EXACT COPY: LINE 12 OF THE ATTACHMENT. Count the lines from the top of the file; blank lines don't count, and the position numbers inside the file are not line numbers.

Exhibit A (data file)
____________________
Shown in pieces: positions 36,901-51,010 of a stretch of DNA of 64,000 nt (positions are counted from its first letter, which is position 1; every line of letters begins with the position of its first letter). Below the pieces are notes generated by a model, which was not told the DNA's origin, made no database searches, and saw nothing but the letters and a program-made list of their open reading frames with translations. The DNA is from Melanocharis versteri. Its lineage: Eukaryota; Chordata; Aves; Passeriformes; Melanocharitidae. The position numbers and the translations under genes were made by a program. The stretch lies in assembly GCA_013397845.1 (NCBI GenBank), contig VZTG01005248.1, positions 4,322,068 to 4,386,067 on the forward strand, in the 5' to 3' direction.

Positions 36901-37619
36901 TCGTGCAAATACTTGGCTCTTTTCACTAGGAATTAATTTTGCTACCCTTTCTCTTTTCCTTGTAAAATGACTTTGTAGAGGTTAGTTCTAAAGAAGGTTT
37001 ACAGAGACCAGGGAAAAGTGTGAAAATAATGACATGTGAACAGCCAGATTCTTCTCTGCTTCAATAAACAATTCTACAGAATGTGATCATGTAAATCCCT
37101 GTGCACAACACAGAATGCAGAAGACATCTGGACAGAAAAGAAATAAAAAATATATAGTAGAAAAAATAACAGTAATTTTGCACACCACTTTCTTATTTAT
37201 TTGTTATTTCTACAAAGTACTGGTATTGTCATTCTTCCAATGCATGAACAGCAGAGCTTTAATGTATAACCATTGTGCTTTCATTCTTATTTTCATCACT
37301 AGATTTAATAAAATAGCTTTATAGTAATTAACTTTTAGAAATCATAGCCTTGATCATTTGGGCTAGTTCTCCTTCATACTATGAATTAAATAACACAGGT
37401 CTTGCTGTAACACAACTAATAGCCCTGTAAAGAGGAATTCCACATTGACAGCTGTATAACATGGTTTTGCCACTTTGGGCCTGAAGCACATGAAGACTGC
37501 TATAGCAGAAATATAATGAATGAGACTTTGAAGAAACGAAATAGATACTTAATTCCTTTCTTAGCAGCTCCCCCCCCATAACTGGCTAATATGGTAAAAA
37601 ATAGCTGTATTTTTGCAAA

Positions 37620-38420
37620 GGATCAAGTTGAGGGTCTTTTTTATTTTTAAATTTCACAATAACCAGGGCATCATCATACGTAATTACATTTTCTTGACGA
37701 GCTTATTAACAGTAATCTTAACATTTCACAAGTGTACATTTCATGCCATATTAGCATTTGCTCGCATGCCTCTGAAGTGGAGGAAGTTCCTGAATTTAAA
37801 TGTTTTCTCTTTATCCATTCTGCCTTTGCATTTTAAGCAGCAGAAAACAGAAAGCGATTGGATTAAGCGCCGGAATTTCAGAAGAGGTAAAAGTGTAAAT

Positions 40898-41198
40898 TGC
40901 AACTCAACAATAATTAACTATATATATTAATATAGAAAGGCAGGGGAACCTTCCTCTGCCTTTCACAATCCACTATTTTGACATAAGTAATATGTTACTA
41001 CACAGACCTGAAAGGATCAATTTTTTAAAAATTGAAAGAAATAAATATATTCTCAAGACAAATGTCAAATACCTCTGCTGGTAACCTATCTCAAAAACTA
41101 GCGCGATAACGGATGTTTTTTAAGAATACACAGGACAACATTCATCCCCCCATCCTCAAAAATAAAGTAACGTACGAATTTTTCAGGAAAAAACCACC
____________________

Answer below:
37620 GGATCAAGTTGAGGGTCTTTTTTATTTTTAAATTTCACAATAACCAGGGCATCATCATACGTAATTACATTTTCTTGACGA